ParkFlag is in the business of managing downtown and Southside’s limited parking resources and developing our parking supply. With the need expanded as a result of increased spill-over parking in the Southside, the implementation of a comprehensive parking management plan ends a nearly 25 year debate about how to solve the parking issues in downtown and the surrounding neighborhoods. Created as a “special revenue fund,” the program, as developed by city staff with a broad group of stakeholders, is intended to be effective, but also be financially self-sufficient.
The financial engine of Flagstaff’s parking management is the introduction of pay-to-park areas – metered parking. Pay-to-park is based on the principles that parking is never really free – someone is always paying for it; that costs change transportation and parking habits; and that convenient parking attracts customers. The revenues from the pay-to-park subsidizes permit parking for downtown employees and residential areas around the downtown. Consistent enforcement at an appropriate level is a foundation of effective parking management and that, too, is funded by the pay-to-park revenues.
The development of ParkFlag started from a pro forma that anticipated revenues and expenses and projected the outcome. Revenue projections were based on a parking study commissioned by the city that included a detailed inventory of resources and demand, case studies and recommendations for occupancy estimates and pricing. Expenses included typical approximations of needed equipment, physical facilities and services. The system is centered on 106 point-of-sale systems coupled with a website and a mobile app.
Simply placing meters and signs and expecting effective management is insufficient. Success in managing resources and financial success toward adding to our parking supply is dependent on customer service. On one level, the system needs administration to assist customers in getting acquainted with the new requirements, setting up and operating the various components, planning and ongoing adaptations, and being accountable to the stakeholders. The business includes cashiers, accounting and other management and customer support services. And, the on-the-street staff provides customer assistance and the foundational enforcement.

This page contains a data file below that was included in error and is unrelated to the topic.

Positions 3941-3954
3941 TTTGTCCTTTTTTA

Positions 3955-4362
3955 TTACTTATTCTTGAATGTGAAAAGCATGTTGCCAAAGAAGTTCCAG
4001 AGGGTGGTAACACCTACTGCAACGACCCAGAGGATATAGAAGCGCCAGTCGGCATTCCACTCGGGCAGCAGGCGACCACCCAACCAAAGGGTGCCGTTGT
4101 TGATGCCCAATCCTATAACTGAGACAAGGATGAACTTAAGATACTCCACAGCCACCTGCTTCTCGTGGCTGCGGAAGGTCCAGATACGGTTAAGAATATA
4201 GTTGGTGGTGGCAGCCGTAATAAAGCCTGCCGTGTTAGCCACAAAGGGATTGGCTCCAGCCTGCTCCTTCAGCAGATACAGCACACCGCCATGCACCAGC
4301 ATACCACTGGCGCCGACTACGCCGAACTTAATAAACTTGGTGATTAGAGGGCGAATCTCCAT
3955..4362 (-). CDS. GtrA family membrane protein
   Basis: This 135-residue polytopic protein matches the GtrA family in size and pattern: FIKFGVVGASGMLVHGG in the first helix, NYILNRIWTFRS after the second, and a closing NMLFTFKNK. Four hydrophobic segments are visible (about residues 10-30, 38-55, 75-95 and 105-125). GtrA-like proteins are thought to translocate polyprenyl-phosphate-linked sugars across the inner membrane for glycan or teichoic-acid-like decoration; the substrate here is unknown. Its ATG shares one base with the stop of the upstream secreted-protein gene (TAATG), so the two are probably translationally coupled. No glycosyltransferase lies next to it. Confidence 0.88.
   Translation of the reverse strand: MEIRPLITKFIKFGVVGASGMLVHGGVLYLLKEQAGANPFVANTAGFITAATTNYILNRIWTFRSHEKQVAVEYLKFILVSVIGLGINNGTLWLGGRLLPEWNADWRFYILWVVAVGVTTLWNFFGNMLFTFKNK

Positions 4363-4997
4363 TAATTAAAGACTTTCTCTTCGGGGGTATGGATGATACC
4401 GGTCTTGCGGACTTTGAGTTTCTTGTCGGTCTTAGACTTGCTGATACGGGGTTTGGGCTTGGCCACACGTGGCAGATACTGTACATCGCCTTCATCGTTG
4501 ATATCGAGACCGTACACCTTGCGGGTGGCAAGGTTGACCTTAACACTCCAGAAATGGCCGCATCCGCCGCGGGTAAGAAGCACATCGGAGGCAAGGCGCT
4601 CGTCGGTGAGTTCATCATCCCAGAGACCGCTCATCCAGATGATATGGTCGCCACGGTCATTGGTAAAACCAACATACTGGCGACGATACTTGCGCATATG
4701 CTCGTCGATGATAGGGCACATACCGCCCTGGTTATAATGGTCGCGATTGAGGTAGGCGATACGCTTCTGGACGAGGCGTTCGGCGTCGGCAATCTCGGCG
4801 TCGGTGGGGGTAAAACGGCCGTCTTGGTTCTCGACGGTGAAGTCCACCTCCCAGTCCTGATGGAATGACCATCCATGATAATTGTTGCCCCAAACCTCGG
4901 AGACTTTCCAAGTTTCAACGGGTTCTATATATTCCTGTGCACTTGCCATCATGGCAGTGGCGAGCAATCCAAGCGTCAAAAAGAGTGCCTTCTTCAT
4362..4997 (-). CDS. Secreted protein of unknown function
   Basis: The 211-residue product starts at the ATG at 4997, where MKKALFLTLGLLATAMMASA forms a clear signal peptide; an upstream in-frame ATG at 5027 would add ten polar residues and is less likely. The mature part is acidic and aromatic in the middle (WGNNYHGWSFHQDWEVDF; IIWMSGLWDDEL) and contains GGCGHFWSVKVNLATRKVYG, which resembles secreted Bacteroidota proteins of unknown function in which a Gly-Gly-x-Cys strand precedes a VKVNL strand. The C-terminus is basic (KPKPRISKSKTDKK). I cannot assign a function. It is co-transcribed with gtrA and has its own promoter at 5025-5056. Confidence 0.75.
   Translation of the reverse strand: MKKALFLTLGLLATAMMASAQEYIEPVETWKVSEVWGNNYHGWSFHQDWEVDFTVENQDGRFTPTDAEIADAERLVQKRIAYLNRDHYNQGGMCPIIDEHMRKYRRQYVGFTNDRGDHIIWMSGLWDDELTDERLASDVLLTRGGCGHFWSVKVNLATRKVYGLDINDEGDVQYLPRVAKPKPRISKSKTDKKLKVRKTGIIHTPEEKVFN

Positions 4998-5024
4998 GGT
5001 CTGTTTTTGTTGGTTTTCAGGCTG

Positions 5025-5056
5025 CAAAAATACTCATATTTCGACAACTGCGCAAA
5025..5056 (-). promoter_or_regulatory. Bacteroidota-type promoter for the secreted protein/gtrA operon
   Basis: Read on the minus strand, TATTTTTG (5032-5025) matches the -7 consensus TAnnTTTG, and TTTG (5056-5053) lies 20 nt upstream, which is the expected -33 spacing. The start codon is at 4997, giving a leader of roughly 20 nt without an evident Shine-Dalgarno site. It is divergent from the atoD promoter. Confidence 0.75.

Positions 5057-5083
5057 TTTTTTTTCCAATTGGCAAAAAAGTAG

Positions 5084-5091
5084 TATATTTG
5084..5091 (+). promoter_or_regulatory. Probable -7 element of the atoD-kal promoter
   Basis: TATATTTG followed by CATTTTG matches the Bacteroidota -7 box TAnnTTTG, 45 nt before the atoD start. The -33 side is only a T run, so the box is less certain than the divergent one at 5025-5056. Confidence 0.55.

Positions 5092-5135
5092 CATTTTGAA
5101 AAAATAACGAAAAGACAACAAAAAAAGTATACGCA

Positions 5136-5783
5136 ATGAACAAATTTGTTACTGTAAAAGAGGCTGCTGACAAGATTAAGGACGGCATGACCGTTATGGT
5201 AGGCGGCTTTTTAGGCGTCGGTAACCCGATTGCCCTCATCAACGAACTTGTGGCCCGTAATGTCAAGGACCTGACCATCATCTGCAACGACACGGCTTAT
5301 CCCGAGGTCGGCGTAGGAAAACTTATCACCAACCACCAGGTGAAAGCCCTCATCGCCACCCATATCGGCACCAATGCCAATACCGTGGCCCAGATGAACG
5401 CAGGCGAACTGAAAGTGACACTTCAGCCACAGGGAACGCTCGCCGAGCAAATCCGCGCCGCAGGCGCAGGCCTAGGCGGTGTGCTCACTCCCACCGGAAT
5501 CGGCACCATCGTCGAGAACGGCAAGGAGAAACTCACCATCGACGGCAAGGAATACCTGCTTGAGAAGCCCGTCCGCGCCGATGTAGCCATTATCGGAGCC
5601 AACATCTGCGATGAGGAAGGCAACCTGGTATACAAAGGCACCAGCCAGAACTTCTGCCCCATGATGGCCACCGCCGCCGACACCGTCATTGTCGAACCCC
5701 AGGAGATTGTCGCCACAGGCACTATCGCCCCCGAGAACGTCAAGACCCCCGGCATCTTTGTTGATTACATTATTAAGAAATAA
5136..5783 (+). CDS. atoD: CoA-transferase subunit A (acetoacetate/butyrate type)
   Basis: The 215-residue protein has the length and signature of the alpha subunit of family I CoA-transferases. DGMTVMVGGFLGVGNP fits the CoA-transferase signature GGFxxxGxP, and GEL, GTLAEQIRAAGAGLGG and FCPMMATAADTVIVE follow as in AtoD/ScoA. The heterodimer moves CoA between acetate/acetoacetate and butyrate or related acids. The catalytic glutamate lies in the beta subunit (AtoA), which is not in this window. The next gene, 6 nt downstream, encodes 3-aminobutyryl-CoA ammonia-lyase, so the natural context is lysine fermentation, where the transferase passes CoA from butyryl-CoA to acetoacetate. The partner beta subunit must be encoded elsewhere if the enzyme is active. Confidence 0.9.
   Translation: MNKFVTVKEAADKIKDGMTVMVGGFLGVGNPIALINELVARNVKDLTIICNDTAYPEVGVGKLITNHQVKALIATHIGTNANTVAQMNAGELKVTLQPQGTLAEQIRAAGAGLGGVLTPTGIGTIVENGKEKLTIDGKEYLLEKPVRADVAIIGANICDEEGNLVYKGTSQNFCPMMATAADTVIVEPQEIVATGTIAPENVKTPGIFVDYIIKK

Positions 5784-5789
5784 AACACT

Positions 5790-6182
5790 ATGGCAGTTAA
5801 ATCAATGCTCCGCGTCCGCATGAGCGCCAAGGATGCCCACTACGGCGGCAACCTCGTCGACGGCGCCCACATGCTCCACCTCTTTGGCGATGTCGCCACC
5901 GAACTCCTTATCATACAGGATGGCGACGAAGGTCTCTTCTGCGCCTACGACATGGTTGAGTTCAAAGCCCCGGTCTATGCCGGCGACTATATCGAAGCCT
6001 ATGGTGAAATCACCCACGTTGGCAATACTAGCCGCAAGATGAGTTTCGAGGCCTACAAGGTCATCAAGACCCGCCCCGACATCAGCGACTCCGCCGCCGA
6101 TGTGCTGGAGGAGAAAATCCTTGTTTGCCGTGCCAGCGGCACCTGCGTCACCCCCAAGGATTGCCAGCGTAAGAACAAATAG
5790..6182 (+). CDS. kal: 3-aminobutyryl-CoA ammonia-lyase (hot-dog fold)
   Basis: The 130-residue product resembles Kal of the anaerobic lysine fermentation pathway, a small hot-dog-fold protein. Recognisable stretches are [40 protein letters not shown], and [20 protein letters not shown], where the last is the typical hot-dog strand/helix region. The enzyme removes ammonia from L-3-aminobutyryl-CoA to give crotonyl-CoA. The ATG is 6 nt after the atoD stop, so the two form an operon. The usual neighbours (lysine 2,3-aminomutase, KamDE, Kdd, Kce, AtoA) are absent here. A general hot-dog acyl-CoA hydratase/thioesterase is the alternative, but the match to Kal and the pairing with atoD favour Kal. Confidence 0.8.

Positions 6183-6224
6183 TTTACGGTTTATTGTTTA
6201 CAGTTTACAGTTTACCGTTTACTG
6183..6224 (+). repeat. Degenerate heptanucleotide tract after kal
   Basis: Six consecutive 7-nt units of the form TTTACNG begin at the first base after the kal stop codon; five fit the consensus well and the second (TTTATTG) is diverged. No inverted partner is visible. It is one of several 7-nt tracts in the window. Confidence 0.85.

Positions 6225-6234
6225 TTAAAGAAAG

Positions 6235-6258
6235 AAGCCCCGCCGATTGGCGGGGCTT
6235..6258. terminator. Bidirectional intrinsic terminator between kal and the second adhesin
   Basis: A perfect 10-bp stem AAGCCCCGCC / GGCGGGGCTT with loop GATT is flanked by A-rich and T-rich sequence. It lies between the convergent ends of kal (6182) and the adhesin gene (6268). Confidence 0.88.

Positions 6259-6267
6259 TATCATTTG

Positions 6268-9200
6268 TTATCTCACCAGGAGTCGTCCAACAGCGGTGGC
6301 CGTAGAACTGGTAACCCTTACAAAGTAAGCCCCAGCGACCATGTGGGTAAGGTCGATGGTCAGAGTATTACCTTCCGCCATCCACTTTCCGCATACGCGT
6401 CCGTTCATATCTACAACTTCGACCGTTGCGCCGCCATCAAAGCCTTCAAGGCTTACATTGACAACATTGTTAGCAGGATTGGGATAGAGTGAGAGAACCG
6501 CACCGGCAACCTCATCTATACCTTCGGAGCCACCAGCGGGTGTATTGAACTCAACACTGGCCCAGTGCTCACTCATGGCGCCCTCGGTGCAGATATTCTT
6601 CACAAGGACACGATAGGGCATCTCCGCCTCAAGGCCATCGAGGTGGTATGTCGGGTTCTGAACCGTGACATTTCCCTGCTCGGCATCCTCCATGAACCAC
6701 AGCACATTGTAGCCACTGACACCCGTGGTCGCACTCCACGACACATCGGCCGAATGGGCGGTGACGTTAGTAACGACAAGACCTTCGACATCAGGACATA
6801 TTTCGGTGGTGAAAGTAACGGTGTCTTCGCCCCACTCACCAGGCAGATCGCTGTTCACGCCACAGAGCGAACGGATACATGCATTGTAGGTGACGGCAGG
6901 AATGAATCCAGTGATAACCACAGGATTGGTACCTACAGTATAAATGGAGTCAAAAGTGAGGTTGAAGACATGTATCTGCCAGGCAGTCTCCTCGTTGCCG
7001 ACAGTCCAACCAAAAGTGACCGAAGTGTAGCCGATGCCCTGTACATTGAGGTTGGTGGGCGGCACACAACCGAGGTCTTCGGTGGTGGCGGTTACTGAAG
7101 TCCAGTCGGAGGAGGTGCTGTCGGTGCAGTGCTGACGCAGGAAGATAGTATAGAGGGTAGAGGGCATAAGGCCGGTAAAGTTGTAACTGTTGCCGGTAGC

Day-to-day management is provided by the Parking Manager. However, the manager is supported by the team of stakeholders that helped shape the parking management plan and the business plan. This team includes city and county advisors, representatives of employers and other groups impacting or impacted by the changes in parking management. The ability to adapt is dependent on the stakeholder team as much as it is a direct result of the City Council’s wisdom in approving a more nimble and flexible management strategy.
The management plan includes some demand reduction components – such as the inclusion of a free EcoPASS program. The future may include more such strategies such as park-n-rides and maybe even strategies that haven’t been thought of or invented yet.
Ultimately, the ordinance requires that no less than 20 percent of the gross receipts be set aside for acquisition of parking. The Pro Forma anticipates a greater number. Early results, with ParkFlag having been operating for about three weeks, show that these goals will be exceeded. All funds, even over and above the 20 percent, will only be available for eligible parking related uses. Delivering an effective program and the creation of new parking will be the priority as funds become available.
A COUPLE OF NOTES:
- As an informational item, when using the Whoosh app, there is one pin that represents the whole parking program for the City of Flagstaff. That pin is always the same when the app requests you to select a pin.
- City and county lots are available for free parking after business hours and on the weekend if no special events are planned.
Any questions on parking, please email email@example.com or call 928-213-2960. FBN
By Karl Eberhard, Interim Parking Manager, City of Flagstaff